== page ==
Letter: Lenin – “Shoot the Idlers”
Yes indeed, Lenin did say, “One out of every ten idlers will be shot on the spot” (Gary Cubbage’s letter, June Socialist Standard). This is from his “How to Organise Competition” written in December 1917, well before Stalin or the market economy of the NEP had provided Trotskyist excuses. It is also quoted in the article, “Lenin & Blanqui, Victims of Self-Deception” in the Nov/Dec 1984 issue of “Socialist Comment” journal of the WSPA.
In researching that article and checking through the three volumes of the Moscow edition of Lenin’s Selected Works, I was struck by the numerous times that Lenin made statements that differed depending on the type of audience. One of the most significant is his address to the Conference of Political Education Workers in 1920 admitting that it is a “utopian view that workers are ready for socialism” contrasting with his more optimistic statements to a wider audience.
This demonstrates the opportunism forced on leaders trying to capture and hold onto power, and to influence events in the face of working class lack of understanding, cooperation and support. And the Russian working class was, in addition, a minority class.
Of course, if majority understanding existed it would negate the need for leaders anyway and change the whole concept of the revolutionary capture of political power and its implications, and to come back to Gary’s letter, also of the question of ‘the lazy man’.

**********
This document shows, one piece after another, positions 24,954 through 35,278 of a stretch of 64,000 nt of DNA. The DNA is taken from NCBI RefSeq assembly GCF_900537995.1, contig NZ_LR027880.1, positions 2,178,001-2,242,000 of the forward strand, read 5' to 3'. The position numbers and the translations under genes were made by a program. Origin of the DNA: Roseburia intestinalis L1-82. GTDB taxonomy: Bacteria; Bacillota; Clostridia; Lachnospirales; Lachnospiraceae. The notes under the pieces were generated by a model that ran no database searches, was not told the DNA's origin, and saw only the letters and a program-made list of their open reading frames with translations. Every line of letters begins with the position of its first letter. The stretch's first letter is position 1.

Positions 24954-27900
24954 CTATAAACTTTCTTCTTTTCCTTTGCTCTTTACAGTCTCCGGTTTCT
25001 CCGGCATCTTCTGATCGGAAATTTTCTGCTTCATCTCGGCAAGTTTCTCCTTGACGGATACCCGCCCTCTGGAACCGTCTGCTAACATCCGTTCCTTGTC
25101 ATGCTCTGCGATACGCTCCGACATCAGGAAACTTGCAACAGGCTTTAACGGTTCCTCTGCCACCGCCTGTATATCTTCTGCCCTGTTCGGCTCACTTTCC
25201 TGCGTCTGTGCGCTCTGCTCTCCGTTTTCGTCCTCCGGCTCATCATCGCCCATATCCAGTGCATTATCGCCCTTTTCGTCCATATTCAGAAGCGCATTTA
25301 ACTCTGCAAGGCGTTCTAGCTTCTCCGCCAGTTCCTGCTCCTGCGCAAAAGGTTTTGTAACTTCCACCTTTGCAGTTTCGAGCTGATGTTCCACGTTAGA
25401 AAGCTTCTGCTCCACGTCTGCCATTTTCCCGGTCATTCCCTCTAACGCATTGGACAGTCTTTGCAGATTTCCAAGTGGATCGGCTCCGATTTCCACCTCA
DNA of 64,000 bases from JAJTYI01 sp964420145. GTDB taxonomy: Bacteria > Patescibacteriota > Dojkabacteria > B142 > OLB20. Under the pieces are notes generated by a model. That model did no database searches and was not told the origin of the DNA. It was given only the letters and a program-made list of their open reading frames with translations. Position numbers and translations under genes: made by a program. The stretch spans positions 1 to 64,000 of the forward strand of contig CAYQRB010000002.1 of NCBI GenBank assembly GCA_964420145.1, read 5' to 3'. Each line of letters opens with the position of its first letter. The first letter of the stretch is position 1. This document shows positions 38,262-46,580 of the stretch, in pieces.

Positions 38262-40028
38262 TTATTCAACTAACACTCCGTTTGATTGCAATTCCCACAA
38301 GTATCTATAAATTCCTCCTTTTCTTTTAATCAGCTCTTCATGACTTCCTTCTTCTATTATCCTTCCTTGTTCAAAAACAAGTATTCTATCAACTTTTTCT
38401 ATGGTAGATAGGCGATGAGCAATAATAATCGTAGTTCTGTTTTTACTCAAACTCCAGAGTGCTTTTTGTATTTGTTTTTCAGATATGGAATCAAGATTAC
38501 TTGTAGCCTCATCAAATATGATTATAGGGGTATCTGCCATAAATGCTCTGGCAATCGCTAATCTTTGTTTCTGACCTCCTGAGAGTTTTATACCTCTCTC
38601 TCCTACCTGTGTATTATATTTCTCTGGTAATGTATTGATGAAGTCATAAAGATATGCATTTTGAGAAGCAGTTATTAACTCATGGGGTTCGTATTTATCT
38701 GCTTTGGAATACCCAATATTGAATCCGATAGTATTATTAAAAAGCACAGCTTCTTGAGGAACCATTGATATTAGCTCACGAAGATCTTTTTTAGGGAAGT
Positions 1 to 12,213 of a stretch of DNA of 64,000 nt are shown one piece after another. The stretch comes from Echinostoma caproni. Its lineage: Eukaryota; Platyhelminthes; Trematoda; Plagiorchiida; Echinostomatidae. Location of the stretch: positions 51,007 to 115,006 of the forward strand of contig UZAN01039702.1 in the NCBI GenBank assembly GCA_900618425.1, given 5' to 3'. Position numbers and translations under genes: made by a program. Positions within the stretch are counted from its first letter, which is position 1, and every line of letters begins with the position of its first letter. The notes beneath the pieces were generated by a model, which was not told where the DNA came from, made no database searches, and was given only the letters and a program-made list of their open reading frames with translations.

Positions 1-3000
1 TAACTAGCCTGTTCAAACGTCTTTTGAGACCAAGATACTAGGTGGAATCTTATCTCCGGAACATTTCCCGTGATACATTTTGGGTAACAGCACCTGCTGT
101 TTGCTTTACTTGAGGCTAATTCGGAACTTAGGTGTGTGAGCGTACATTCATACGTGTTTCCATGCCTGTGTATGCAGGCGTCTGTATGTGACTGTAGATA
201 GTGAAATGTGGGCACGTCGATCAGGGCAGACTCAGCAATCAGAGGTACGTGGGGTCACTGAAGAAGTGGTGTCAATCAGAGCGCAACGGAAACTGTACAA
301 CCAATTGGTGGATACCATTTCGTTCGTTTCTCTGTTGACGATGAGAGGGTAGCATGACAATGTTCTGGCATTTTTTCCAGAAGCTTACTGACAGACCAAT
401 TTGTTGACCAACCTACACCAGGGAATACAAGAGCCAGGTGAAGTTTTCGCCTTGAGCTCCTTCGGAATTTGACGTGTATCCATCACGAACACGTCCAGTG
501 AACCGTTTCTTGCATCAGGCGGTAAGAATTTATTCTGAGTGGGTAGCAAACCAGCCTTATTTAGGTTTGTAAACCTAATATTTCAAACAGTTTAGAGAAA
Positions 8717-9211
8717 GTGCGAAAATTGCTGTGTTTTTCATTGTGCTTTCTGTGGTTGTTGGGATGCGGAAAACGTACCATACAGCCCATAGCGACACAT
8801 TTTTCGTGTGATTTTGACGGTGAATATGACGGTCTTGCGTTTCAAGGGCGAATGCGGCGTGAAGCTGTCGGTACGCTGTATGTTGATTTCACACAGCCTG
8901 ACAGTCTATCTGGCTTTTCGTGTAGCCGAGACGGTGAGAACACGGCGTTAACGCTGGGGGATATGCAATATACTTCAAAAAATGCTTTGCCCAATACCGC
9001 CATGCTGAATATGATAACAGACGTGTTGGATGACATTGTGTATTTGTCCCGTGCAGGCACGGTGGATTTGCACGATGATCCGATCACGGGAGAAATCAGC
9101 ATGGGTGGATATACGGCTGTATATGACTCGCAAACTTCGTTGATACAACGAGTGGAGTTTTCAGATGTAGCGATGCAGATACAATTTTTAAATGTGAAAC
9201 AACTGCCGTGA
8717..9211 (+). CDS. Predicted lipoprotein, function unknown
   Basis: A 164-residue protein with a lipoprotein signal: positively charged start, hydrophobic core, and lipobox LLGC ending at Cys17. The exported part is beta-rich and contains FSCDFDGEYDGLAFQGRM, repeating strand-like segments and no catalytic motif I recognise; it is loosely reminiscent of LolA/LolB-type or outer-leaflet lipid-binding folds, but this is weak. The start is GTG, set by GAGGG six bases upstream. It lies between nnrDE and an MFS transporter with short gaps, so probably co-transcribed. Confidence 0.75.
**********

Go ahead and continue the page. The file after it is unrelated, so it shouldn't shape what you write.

Latter-day Leninist parties have learned little from Lenin’s experience as revealed in his writings, of trying to deal with those problems to which he, his tactics and his hopes ultimately succumbed. A few months before his death, a disillusioned Lenin admitted, ‘we lack enough civilisation to enable us to pass straight on to socialism”. Coining a new confusing definition of the system in Russia, he bemoaned the fact that “Not a single book has been written about state capitalism under communism. It did not occur even to Marx to write a word on this subject; and he died without leaving a single precise statement or definite instruction on it”. Why Marx should have written instructions for running state capitalism Lenin doesn’t say.
In thus finally, and perhaps unwittingly acknowledging the vast gap between his and Marx’s concept of a post-capitalist revolutionary society, Lenin also gives the lie to those of his followers who hold the opposite view – that they corresponded.
Lenin’s life should be read as a cautionary tale by would-be revolutionaries, although it could provide a few drastic pointers to those seeking to organise competition.